Pay Waitstaff Minimum Wage and You Can Keep the Tips, Court Says

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By Lawrence E. Dubé

A Colorado caterer that pays its staff more than required by federal wage and hour laws doesn’t have to share customers’ tips with the workers, a federal appeals court held June 30 ( Marlow v. The New Food Guy, Inc. , 2017 BL 227045, 10th Cir., No. 16-1134, 6/30/17 ).

The decision by the U.S. Court of Appeals for the Tenth Circuit closes the door on tip claims cases based on both a provision in the Fair Labor Standards Act and an Obama administration regulation issued under the act.

The appeals court rejected server Bridgette Marlow’s argument that the FLSA gives employees a “property right” to tips paid as a result of their customer service. The FLSA only addresses tips in the context of a “tip credit” that didn’t apply to her employer, The New Food Guy Inc., because it paid her an hourly rate higher than the minimum wage, the court held.

The court also blocked Marlow from relying on a 2011 Labor Department rule prohibiting an employer from “using an employee’s tips.” The Justice Department defended the rule’s validity, but the court said the DOL lacked authority to adopt the rule.

Tip Credit Provision Didn’t Back Claim

The FLSA generally requires that covered employers pay employees a $7.25 minimum hourly wage and compensate them at 1.5 times the employee’s regular rate of pay for overtime work above 40 hours in a workweek.

Under Section 3(m) of the FLSA, 29 U.S.C. § 203(m), an employer may pay a tipped employee a cash wage of $2.13 an hour if the employee’s hourly wage plus the amount of tips received by the employee equals or exceeds the FLSA minimum wage and the employer complies with other statutory requirements.

Marlow, who was paid $12 an hour for straight-time work and $18 for overtime hours, sued her employer. Although her wages exceeded the FLSA’s minimum, she argued she was entitled to a share of the tips paid by catering customers. The U.S. District Court for the District of Colorado rejected her claims, and Judges Harris L. Hartz and David M. Ebel of the Tenth Circuit affirmed. Then-Judge Neil Gorsuch, now a Supreme Court justice, participated in the oral argument, but not in the appellate court’s decision.

Writing for the court, Hartz said that Section 3(m) only applies when an employer seeks to reduce its minimum wage obligation by claiming credit for the tips actually received by an employee. “If an employer pays more than the minimum wage without regard to tips,” the court wrote, “the FLSA does not restrict the employer’s use of tips.”

The court said an employer like New Food Guy that does not take the statutory tip credit “must do only what all employers must do—pay the minimum wage.” Finding the employer paid Marlow far more than the federal minimum wage, the court said her claim under the FLSA “must therefore fail.”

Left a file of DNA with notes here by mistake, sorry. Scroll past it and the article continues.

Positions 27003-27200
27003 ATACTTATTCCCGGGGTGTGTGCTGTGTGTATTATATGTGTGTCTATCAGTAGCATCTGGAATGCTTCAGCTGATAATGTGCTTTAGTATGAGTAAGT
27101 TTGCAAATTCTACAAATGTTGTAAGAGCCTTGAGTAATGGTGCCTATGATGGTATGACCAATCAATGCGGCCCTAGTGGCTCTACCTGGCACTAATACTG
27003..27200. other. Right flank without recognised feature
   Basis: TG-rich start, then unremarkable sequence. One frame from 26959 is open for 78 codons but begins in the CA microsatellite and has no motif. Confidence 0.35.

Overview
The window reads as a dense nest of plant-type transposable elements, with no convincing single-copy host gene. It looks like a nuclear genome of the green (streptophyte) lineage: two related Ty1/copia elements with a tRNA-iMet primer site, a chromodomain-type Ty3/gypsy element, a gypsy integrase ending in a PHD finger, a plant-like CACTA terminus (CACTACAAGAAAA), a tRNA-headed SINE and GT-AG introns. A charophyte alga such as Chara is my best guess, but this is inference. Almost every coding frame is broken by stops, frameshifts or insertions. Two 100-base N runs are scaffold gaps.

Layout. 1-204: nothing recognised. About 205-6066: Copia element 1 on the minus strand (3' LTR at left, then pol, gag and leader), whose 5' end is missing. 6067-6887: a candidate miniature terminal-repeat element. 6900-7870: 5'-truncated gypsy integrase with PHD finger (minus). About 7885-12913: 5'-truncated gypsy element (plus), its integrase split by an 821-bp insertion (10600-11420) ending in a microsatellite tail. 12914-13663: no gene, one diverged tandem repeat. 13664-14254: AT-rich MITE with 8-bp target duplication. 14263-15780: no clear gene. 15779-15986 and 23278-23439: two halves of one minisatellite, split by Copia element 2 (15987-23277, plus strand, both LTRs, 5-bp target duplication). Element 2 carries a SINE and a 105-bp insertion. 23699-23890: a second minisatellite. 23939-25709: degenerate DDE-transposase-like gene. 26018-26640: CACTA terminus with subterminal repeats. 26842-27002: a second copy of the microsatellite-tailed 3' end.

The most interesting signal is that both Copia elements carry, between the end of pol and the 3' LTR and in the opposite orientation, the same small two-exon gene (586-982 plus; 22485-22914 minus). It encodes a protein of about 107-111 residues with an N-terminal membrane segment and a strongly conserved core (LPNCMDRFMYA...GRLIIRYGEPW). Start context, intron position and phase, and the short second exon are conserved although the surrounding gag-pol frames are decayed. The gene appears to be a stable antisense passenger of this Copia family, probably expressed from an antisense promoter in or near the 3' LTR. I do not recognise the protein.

DOL Regulation Was Invalid

The court said the DOL’s 2011 regulation on tips, 29 C.F.R. § 531.52, supported her claim that she should receive a portion of the tips that customers paid to the employer.

The rule clearly states that tips “are the property of the employee” and that employers may not use those tips, whether they have claimed the benefit of the tip credit provision or not.

The federal government appeared as an amicus curiae in the Tenth Circuit case and argued that the regulation was a valid effort to fill a “gap” where the FLSA was silent by clarifying the obligation of an employer that received customer tips but didn’t claim a tip credit.

But Hartz said the “government does not point to any statutory language directing the DOL to regulate the ownership of tips when the employer is not taking the tip credit.”

“In sum,” the Tenth Circuit said, "§ 203(m)'s silence about employers who decline the tip credit is no ‘gap’ for an agency to fill. Instead, the text limits the tip restrictions in § 203(m) to those employers who take the tip credit, leaving the DOL without authority to regulate to the contrary.”

The court affirmed the trial court’s judgment in favor of the employer.

Attorneys for Marlow and New Food Guy Inc. were not available for comment on the decision.

Brian D. Gonzales in Fort Collins, Colo., argued the appeal for Marlow. Jennifer L. Gokenbach in Denver argued for The New Food Guy Inc. Justice Department attorney John S. Koppel in Washington argued for the DOJ.

To contact the reporter on this story: Lawrence E. Dubé in Washington at ldube@bna.com

To contact the editors responsible for this story: Peggy Aulino at maulino@bna.com; Terence Hyland at thyland@bna.com; Chris Opfer at copfer@bna.com

Copyright © 2017 The Bureau of National Affairs, Inc. All Rights Reserved.

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